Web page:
By Jed Lanyon
A public art project that marks the historical boundary of Coranderrk Aboriginal Station, one of Australia’s most significant sites, was officially opened to the public on Monday 15 April.
untitled (seven monuments) has been created by Senior Wurundjeri Elder, Aunty Joy Murphy Wandin AO, Sydney-based Wiradjuri-Kamilaroi artist, Jonathan Jones and Melbourne-based Celtic-Australian artist, Tom Nicholson.
Working with local landowners, historians and local and state government agencies, seven monuments have been installed throughout the region of present day Healesville to delineate the boundaries of Coranderrk Aboriginal Station when it was at its largest, in 1866, at some 4,850 acres.
Each marker comprises an upturned flagpole and brick footing, with a plaque on each face, surrounded by Coranderrk (Christmas bush).
Established by Wurundjeri people and other displaced Aboriginal people in 1863, Coranderrk Aboriginal Station quickly became both a thriving economic community and a powerful base for Aboriginal self-organisation and political advocacy.
Coranderrk was progressively sub-divided by the Victorian Government, ultimately leading to the dispersal and forced removal of the community to Lake Tyers in 1924, leaving only a handful of determined elders.
Today Coranderrk continues to be an important living place for Wurundjeri and for the wider Aboriginal community.
untitled (seven monuments) invites the public to move between these markers to learn about Coranderrk’s extraordinary history and traverse Wurundjeri country.
TarraWarra Museum of Art Director, Victoria Lynn, said the project stemmed from a collaborative exhibition by Aunty Joy Murphy Wandin, Jonathan Jones and Tom Nicholson, titled Future Memorials, which was presented at the museum in 2013-14.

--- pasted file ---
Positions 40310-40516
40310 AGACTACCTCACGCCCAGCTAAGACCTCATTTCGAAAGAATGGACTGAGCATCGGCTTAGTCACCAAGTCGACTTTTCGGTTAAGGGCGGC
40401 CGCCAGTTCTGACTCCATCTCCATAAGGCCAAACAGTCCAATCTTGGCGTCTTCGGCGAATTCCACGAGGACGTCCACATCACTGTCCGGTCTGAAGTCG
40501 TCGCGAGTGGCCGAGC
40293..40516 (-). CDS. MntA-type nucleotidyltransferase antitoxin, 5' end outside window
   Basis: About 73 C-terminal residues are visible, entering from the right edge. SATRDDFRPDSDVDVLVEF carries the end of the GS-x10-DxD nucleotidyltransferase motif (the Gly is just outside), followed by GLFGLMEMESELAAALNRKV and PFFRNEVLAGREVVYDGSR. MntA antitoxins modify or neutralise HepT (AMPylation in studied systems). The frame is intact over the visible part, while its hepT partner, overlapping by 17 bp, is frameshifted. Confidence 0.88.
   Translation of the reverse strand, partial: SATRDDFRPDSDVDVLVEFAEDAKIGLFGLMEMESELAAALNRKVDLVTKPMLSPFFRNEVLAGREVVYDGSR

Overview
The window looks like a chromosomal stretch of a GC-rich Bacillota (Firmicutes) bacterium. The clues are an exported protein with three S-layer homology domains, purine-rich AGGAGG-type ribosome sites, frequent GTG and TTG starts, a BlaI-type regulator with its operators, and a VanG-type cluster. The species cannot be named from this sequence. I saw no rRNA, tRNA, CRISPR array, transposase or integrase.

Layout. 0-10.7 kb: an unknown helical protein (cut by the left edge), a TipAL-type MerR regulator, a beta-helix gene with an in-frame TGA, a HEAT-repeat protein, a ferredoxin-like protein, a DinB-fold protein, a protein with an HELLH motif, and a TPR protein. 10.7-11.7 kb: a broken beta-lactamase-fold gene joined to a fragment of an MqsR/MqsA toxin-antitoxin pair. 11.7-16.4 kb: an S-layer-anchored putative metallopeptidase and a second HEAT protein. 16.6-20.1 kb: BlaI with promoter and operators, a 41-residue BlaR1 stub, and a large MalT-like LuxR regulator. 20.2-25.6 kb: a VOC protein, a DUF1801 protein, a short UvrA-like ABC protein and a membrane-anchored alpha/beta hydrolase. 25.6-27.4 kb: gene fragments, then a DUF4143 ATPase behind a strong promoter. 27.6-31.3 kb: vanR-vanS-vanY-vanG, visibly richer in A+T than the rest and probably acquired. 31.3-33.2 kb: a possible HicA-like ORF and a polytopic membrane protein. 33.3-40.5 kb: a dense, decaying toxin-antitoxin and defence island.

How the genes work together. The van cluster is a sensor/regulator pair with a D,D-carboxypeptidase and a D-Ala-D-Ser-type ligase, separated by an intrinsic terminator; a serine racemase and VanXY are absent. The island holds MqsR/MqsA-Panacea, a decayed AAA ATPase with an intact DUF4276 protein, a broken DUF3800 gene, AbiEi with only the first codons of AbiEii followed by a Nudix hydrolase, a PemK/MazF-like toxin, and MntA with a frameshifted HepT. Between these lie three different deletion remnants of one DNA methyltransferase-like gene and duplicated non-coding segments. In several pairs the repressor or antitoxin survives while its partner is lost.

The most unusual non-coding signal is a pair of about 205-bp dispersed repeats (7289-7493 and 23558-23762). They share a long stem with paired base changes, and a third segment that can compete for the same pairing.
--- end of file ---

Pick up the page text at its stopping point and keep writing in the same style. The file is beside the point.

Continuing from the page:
“Future Memorials explored the effects of colonialism and sought new ways to understand and renew the relationship between these histories and the present,” she said.
“As part of that exhibition, Tom Nicholson installed a work titled Towards a monument to Batman’s Treaty, 2008–13, comprising the exact number of bricks required to construct Melbourne’s first chimney, built for John Batman (1801-1839) by William Buckley (1776 -1856).”
“Some of these bricks, which were collected from citizens in and around Healesville, now form part of the brick footing of each of the seven monuments in this project,” said Ms Lynn.
The other large-scale installation featured in Future Memorials was untitled (shield design) by Jonathan Jones in consultation with Aunty Joy Murphy Wandin, which presented a corridor of yellow light in the Museum’s Vista Walk gallery.
The conceptual basis for the design of this work was the wooden parrying shield made by William Barak in 1897 which features a distinctive carved diamond pattern.
The colour of the light refers to Barak’s and his father’s prediction of their own death who both stated that they would pass when the muyan (wattle) bloomed.
Like a shield, Ngurungaeta (cultural leader) Barak, was steadfast in his campaign for the rights and protection of his people, promoting the strength and legitimacy of his community at Coranderrk, while maintaining their cultural heritage.
untitled (seven monuments) continues the artists’ meditation on the nature of the monument itself, as a tradition closely linked to colonialism, and on the possibilities of new kinds of public art making.
The locations of the seven markers and information on visiting the sites can be found at www.untitledsevenmonuments.com.au